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Forced Labour UPSC NOTE

 How do multinational corporations typically respond to allegations of human rights violations in their Chinese supply chains?

  • Outright denial, or attempts to distance themselves from reports of illegality found by internal audits, have mostly been the standard response of multinationals with operations in China and their suppliers. 

  • For instance, VW has said that it had no knowledge of the component’s origin until links were traced to an indirect supplier, prompting the firm to notify U.S. authorities and raise the matter with its Chinese partner

  • In a separate case relating to the use of forced labour, VW claimed in December that its factory in Xinjiang was cleared of wrongdoing by an

auditor. 

  • However, most of the staff from the consultancy firm distanced themselves from the findings, leading its owner to issue counterclaims.

  • BASF has dismissed any evidence of the existence of forced labour in its supply chains while maintaining that the allegations were incompatible with its values

  • German media claim that audits carried out by BASF show that erroneous practices by its Chinese partner were pervasive.

  • As regards to Apple, it was one of many firms that faced criticism for lobbying the U.S. Congress to water down the provisions of the 2021 UFLPA. 

  • Rights groups say that Lens Technology was just one of five of Apple’s suppliers to resort to forced labour, Amazon and Tesla are some of the others

  • Meanwhile, Apple has backed Lens’s claim of the absence of any rights abuses, affirming its zero-tolerance policy on this matter, including surprise audits and termination of business with errant suppliers.

What specific actions have German companies taken in response to accusations of forced labour?

  • German industry is back in the spotlight as it grapples with the challenges of balancing an increasingly intrusive Chinese business environment with the human rights concerns of its investors and governments. 

  • Recent issues involve Volkswagen -owned brands’ vehicles impounded in the U.S. due to Uyghur Forced Labour Prevention Act (UFLPA) violations. 

  • BASF, another German firm, accelerates Xinjiang petrochemical plant sales amid allegations of staff from a government-owned joint venture

sharing evidence to Chinese authorities about the Uyghur communities

  • Similar concerns were raised in 2020 against Apple’s supplier Lens Technology, alleging resort to forced labour

  • The same year, the Australian Strategic Policy Institute in its report, alleged four instances of Apple’s links to forced labour from supply chains based in Xinjiang. 

  • The U.S. State Department and UN Human Rights Commissioner’s reports highlight Uyghur repression as genocide and potential crimes against humanity.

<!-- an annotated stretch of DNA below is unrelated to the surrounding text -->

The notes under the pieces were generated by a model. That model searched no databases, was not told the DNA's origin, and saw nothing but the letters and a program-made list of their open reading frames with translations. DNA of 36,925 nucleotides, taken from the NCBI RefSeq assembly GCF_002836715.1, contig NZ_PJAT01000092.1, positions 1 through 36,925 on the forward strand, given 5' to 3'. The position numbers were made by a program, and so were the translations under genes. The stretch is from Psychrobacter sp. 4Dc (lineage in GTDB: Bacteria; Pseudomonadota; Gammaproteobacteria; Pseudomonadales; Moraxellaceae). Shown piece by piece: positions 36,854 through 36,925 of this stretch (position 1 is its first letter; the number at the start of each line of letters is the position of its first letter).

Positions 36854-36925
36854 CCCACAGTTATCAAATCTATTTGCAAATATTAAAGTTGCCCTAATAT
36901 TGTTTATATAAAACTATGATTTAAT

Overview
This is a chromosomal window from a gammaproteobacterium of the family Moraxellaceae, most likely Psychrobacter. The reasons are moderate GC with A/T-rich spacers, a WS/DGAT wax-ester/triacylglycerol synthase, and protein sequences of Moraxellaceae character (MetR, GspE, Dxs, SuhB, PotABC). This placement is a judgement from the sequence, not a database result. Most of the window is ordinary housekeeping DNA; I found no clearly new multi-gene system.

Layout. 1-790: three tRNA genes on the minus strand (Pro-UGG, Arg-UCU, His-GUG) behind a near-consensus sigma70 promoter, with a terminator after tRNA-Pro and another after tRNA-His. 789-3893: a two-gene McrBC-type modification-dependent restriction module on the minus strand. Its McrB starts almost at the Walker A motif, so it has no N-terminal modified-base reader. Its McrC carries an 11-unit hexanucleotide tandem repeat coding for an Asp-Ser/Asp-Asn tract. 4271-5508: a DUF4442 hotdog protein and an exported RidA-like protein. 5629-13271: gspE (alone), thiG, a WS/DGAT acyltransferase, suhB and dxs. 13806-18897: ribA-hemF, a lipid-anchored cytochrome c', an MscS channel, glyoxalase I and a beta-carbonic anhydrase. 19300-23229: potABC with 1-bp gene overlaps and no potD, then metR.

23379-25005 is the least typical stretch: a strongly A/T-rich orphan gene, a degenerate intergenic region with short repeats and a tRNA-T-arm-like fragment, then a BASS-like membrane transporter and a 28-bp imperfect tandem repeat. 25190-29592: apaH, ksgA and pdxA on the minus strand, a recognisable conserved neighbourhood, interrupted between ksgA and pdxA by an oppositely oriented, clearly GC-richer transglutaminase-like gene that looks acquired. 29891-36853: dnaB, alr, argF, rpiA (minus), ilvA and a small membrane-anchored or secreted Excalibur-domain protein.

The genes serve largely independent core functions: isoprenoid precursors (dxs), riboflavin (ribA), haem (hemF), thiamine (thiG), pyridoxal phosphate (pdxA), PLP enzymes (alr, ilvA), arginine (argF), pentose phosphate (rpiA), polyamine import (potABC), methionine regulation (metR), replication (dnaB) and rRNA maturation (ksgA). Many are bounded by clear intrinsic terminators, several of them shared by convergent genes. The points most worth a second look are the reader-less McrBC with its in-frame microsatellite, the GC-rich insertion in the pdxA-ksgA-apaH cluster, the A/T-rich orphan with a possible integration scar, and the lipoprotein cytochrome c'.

Uyghur Forced Labour Prevention Act?

  • The 2021 Act aims to penalise domestic firms for human rights violations including torture, arbitrary detentions and forced labour of some one million Uyghur Muslims in the country’s north-western region’s so-called internment camps for over a decade. 

  • The U.S. law presumes that all inbound imports sourced from Xinjiang were produced using forced labour and labels them “high priority” areas.

  • One key provision in the UFLPA requires public companies to certify to the Securities and Exchange Commission (SEC) that their products

are free from forced labour from Xinjiang.

  • Companies were apprehensive that the latter provision could prove a headache, much like the one in the Dodd-Frank Act that obliges firms to declare that their products did not contain controversial minerals from Congo, posing a hurdle for gold imports

  • During the legislative stage, the Bill passed the House of Representatives 403-to-6 and even called out specific companies for inappropriate practices. 

  • Predictably, this triggered industry backlash in the Senate to dilute some of its provisions.

  • Beijing initially denied the existence of the internment camps or dismissed such claims as outright lies

  • The government has since played down the significance of these facilities as merely vocational training centres, designed to create employment and combat religious and separatist extremism in the Uyghur Muslim population

  • In response to the U.S. law, the Chinese government has moved detainees to other parts of the country and routed exports from outside Xinjiang. 

  • While Nike and H&M are among the firms that have been hit by the restrictions on the use of Xinjiang cotton, Chinese customers have in retaliation boycotted their products.

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